The day turned-out quite differently to how I’d anticipated it but was no less fun for that. It was really excellent if, like me, you find the weather interesting – but there is no accounting for taste. I bet everyone remembers this walk, on the day of the summer solstice, even if not for the reasons intended when signing-up. The prevailing weather reminds me of the anonymous ditty:
“ Whether the weather be fine, whether the weather be not, whether the weather be cold, whether the weather be hot, we’ll weather the weather, whatever the weather, whether we like it or not.”
And we did, I hope you enjoyed the experience. It is fortunate that we British have a well developed sense of irony – I think?
Windy Gyle and Border Ridge
We gathered at Wedder Leap unsure how the weather would play out. Many of us had followed closely the Met Office forecasts. Although the weather was dull to begin with it in no way dampened the spirit of the group. Towards the end of the walk the overcast weather gave way to our collective spirt and turned to sunshine. It was a warm and humid day so the light breeze was welcome at times.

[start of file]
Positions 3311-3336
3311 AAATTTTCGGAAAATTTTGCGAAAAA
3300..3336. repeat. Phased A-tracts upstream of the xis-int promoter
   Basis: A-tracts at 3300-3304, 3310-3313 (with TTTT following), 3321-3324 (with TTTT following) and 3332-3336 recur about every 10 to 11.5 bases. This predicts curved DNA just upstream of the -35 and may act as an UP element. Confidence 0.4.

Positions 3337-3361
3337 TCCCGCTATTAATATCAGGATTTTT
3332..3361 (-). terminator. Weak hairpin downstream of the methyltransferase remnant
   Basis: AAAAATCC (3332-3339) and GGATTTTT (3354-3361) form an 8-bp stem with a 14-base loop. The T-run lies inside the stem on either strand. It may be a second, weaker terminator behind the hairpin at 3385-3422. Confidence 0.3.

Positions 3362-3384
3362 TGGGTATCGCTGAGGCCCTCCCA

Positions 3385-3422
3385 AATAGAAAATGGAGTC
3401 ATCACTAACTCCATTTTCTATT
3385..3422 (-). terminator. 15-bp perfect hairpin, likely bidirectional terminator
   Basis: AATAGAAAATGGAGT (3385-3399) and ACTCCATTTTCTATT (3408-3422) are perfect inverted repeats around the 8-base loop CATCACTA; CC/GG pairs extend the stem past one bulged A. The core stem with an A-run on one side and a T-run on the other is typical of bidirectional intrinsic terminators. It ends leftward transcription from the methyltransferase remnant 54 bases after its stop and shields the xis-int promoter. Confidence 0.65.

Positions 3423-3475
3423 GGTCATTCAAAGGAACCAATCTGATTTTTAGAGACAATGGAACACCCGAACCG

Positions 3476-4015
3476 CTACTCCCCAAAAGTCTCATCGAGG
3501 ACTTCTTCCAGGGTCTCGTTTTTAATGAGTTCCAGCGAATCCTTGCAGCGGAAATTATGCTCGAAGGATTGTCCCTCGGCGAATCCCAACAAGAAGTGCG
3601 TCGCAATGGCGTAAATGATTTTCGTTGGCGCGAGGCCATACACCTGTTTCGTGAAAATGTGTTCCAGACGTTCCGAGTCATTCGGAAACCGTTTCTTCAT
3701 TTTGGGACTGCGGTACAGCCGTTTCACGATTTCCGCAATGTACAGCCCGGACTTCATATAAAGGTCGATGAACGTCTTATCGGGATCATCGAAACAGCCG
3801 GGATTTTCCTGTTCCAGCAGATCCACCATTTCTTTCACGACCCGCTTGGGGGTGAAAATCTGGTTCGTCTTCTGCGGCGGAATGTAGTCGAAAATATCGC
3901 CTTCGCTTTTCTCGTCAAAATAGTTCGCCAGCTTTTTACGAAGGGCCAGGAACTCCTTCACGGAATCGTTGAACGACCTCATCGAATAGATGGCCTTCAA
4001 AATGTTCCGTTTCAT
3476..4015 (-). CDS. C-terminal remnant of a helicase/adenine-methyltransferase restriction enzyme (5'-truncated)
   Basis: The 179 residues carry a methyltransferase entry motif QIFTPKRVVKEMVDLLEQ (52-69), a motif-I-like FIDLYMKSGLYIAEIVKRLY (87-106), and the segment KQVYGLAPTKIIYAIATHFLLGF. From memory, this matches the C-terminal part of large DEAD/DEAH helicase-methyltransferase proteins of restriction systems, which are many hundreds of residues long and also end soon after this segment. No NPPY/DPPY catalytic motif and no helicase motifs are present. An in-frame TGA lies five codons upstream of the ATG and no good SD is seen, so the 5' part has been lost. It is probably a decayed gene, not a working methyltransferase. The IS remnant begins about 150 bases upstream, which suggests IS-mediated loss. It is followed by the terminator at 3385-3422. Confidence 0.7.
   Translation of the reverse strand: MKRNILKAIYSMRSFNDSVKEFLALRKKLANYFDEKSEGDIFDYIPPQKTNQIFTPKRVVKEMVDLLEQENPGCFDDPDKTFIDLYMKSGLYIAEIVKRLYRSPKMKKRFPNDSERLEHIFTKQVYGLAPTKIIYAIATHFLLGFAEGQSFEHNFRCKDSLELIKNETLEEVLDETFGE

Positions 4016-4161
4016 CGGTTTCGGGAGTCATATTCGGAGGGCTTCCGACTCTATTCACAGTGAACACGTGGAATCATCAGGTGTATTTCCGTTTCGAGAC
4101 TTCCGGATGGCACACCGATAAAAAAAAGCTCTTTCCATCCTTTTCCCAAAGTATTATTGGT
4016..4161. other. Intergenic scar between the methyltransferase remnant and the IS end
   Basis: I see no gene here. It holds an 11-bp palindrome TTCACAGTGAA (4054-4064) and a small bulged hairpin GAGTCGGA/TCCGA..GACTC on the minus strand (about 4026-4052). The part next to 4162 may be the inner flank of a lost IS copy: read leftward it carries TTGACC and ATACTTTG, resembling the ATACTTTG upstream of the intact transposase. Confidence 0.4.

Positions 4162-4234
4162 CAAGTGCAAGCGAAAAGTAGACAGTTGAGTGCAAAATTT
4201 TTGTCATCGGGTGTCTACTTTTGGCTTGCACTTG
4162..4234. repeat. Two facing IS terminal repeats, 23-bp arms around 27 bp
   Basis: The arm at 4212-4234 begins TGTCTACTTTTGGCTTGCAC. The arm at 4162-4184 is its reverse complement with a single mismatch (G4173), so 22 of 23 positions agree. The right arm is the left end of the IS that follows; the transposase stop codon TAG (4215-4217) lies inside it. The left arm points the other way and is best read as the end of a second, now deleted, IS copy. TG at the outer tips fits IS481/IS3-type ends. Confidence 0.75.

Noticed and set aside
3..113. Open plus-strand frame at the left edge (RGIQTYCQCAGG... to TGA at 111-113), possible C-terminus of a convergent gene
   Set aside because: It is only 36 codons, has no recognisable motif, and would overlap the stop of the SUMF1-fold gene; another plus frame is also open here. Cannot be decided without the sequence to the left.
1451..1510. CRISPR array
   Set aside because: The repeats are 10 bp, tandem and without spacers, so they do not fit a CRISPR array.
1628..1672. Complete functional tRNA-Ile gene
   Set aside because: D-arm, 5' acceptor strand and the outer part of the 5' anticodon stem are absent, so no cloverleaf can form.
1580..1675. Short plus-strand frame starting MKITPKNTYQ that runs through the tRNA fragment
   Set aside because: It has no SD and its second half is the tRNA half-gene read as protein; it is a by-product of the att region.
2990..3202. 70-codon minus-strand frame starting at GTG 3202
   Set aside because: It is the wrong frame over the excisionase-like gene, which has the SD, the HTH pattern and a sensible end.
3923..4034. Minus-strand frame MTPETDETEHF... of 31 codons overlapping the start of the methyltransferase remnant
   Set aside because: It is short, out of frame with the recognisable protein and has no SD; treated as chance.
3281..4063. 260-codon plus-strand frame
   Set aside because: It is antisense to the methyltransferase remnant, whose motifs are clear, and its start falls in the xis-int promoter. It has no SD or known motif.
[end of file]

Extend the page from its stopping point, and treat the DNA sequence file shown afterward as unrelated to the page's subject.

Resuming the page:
The group as a whole showed great pace and stamina. We reached the summit in a couple of hours.At the summit, we unexpectedly came across a group of Belgian paratroopers in full combat gear holding large stones above their heads. This wasn’t some form of punishment but part of a tradition which requires them to carry stones in their packs when they are ascending a summit. Then then scratched their names into the stones and placed them on the cairn. Quick to see the possibilities we thought that we could emulate this as Shepherd’s Walks walkers so we 'raised a stone' to our achievements!!
We noted points of historical interest along the way as well as the names of flowers and birds and surrounding hills. The curlews in full song just below the summit were a real delight to listen too. In good shape and on schedule we walked into the Barrowburn Tea shop for a well earned cuppa and cake. Basking in the sunshine, with the temperature now around 19 degrees Celsius, we enjoyed the lovely home made cakes before the journey home.
We hope to see you on a future Shepherds Walk walk.
Roy Kennard (Guide), Julie Barnett and Martin Ainscow (Volunteers)